10 April 2009

“America Was Like This Fabled Foreign Land”

I've quoted Neil Gaiman on trying to decipher American culture through American comic books. Here's Watchmen artist Dave Gibbons on the same topic, from an interview with Time:

When you and Alan [Moore] were making Watchmen, how important was it that you guys were English, and working in the UK, far away from the watchful eye of the mother ship in New York?

Actually it was a big deal. I think the whole thing of Brits working for American comics was a big deal. Because America was like this fabled foreign land. When I first came to New York City, what I was thrilled about was not the Empire State Building, or the Statue of Liberty, it was the fireplugs in the street. These things that Jack Kirby had drawn. Or these cylindrical water towers on top of buildings that Steve Ditko's Spider-Man fights used to happen in and around.

So it's always been this kind of exotic babylon. And that's so for Alan as well. We used to get the American comics imported, and it wasn't just the stories, it was the whole thing of Tootsie Rolls and Schwinn bicycles. This is the kind of thing we'd talk about for hours on the phone. All this stuff that to you Americans is everyday stuff, as boring to you as our everyday stuff is to us.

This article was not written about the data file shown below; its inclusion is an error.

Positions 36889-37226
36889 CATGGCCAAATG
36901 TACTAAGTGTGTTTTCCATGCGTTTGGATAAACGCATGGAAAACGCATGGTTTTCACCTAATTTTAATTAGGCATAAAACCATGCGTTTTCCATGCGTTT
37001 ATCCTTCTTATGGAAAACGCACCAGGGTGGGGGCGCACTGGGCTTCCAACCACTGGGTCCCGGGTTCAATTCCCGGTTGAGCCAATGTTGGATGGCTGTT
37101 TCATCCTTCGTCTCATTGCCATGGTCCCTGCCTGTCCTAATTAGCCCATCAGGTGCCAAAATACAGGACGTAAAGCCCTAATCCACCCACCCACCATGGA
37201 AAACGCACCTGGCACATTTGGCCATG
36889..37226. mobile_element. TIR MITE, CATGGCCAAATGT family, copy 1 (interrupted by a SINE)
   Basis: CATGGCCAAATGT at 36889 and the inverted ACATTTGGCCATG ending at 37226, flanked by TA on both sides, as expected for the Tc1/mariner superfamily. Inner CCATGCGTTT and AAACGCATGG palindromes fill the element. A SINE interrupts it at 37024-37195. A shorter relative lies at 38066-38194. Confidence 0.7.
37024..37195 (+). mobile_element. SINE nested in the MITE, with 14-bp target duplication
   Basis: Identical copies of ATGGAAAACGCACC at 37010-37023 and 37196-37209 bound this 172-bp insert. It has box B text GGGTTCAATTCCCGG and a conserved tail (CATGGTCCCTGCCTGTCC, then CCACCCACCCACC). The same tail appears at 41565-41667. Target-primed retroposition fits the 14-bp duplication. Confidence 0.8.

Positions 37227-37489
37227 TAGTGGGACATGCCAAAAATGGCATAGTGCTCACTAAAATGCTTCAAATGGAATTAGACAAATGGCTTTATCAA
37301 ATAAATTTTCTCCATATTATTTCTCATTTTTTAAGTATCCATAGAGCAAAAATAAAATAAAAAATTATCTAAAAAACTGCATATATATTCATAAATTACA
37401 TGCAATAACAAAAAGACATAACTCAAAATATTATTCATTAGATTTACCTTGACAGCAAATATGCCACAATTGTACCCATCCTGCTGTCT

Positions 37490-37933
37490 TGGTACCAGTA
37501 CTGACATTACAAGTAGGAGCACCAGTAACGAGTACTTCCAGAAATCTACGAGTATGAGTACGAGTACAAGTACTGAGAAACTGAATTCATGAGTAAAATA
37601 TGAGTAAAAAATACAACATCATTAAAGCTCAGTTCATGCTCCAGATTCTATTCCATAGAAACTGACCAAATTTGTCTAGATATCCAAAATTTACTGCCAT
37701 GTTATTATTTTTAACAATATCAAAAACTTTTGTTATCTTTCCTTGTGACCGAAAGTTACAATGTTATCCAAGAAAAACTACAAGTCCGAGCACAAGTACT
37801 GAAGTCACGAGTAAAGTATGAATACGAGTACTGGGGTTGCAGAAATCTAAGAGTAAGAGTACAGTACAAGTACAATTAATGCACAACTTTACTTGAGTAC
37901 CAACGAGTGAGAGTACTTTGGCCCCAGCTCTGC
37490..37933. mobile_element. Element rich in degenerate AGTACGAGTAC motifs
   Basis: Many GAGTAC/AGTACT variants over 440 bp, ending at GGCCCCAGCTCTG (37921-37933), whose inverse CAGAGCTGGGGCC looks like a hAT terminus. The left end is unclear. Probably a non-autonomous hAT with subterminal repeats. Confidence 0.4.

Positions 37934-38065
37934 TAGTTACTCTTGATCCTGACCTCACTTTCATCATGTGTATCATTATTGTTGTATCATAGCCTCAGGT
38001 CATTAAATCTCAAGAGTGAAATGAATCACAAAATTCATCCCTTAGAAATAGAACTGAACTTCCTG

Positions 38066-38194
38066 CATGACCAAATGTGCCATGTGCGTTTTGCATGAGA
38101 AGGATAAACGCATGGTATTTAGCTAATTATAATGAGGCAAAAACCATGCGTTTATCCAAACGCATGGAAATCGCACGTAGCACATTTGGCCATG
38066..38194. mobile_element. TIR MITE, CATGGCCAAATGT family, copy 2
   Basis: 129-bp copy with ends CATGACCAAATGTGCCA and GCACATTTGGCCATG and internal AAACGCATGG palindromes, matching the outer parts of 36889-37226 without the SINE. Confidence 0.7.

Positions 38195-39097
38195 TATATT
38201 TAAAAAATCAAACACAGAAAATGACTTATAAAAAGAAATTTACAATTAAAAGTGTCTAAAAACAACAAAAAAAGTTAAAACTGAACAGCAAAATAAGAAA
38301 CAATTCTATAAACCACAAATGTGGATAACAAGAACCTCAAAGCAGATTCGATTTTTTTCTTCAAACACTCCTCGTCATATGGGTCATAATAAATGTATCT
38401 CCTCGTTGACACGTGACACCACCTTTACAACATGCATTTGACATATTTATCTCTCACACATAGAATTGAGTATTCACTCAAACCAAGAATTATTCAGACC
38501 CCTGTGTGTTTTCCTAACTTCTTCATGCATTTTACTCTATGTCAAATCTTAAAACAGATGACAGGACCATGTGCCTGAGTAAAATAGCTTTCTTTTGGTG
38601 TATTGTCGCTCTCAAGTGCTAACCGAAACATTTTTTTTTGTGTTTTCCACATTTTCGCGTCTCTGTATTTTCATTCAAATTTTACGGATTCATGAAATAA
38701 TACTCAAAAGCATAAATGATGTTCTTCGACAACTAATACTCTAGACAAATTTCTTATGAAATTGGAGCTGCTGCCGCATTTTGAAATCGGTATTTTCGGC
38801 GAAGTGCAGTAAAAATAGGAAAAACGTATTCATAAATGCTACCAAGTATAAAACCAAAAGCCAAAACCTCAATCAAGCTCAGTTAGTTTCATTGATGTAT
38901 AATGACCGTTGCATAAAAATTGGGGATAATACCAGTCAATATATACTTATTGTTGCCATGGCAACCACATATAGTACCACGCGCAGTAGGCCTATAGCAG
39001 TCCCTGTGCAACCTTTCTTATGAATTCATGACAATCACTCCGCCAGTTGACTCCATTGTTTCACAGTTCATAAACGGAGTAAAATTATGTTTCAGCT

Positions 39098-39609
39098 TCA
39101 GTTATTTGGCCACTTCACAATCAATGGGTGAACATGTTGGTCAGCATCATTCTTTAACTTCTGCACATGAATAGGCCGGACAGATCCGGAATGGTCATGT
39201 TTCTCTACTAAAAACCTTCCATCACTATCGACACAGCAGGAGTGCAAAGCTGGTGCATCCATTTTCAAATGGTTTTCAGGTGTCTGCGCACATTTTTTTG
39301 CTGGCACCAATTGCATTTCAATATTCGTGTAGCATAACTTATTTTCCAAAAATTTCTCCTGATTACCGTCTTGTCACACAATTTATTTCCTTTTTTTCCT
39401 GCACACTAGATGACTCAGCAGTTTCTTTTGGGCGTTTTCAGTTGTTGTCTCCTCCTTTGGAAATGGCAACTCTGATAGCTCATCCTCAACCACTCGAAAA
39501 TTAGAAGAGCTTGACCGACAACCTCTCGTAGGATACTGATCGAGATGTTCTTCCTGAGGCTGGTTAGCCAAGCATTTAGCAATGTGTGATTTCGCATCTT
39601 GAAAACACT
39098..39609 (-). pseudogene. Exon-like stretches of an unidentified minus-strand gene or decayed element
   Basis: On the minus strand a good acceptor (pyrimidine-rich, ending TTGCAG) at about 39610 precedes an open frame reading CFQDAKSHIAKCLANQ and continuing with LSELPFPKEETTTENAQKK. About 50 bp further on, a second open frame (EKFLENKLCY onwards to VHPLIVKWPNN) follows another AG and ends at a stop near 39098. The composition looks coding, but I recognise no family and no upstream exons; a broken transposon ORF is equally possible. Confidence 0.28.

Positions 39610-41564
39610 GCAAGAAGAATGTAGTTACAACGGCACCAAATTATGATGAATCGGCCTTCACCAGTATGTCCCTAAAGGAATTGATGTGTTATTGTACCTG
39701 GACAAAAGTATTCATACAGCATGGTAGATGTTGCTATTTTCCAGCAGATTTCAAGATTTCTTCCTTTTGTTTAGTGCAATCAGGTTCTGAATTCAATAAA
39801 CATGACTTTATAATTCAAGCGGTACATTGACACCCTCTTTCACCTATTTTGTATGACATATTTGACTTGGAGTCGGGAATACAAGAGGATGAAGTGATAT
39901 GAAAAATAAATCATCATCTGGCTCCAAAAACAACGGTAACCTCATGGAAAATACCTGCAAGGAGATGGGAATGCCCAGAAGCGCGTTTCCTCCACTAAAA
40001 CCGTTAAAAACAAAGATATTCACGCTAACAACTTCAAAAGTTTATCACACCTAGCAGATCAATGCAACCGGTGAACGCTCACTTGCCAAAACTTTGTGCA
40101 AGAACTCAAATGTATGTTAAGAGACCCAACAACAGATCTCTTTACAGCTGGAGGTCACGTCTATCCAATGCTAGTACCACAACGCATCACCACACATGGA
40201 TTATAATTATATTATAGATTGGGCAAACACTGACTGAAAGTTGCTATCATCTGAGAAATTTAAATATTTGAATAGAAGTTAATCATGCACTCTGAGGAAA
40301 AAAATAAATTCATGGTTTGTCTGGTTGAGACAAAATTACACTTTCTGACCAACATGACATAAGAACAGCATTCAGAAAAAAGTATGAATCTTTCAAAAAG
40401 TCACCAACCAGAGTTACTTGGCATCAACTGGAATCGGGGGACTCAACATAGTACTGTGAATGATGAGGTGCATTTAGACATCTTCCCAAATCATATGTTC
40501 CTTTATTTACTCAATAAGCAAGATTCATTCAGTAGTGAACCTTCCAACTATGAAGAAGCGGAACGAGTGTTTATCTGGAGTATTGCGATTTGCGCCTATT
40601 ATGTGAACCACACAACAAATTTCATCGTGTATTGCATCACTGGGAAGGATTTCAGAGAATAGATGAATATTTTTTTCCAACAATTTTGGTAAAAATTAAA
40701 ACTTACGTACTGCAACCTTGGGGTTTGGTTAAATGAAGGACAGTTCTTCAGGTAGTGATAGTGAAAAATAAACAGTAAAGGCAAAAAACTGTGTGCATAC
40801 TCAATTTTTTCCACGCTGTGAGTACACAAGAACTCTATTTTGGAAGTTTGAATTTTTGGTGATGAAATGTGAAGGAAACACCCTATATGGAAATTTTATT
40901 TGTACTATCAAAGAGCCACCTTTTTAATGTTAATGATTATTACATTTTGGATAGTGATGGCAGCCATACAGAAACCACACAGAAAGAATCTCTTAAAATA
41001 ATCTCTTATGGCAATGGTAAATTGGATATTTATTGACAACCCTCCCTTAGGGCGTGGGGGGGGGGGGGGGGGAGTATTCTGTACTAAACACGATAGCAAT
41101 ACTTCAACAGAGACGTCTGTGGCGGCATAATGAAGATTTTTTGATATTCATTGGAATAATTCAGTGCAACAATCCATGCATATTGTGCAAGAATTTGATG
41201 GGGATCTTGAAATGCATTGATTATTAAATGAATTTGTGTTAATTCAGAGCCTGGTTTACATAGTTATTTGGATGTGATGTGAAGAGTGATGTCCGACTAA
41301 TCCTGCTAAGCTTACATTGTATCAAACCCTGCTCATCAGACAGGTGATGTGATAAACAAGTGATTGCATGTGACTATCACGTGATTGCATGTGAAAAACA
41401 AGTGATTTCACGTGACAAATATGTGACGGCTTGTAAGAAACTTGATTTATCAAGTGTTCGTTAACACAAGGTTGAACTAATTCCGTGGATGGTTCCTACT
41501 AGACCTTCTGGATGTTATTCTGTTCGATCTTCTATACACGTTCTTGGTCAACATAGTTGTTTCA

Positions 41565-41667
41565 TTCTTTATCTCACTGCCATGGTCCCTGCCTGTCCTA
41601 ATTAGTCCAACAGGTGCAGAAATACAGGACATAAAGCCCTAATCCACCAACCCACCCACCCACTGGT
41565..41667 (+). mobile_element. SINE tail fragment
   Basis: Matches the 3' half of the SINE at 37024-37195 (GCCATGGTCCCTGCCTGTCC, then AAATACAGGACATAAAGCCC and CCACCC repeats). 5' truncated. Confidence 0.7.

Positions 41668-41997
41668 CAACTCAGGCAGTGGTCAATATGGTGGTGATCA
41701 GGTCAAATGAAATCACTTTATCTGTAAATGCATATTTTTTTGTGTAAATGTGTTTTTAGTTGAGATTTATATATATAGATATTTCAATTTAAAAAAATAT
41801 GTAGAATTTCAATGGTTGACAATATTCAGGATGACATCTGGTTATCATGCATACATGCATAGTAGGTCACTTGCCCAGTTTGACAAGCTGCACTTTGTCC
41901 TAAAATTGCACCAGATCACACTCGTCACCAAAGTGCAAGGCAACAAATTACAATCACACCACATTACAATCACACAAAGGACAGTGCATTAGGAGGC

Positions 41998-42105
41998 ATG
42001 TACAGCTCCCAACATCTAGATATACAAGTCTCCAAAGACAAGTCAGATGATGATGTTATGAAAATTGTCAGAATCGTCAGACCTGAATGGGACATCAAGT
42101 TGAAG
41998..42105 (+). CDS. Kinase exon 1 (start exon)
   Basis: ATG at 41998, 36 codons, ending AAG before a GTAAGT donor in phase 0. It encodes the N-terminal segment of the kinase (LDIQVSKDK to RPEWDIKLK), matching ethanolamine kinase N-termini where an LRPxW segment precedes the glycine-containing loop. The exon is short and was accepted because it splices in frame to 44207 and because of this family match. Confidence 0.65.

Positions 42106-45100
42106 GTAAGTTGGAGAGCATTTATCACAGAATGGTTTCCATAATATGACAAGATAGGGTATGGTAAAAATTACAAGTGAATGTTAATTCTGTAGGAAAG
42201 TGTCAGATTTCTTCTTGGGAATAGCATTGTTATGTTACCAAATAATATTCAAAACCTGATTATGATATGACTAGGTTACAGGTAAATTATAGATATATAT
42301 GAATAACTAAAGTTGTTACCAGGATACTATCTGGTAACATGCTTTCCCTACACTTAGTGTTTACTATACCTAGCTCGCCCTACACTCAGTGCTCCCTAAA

So I think that we were able to stand back from American culture, stand back from comic books, although we'd read them all our lives. I can't imagine that we could have done Watchmen if we hadn't had that detachment. You know? Love for the subject matter, love for the culture, but a detachment. And perhaps a slight British cynicism? Impressed, but not impressed.
Gaiman also mentioned the mystery of fire hydrants. Why did the New York water supply hold such fascination for London youngsters? Perhaps because they grew up in a climate where they didn't need to worry about water--it was more often than not falling on their heads.

TOMORROW: What inspired that previous generation of American comic artists the same way?

No comments: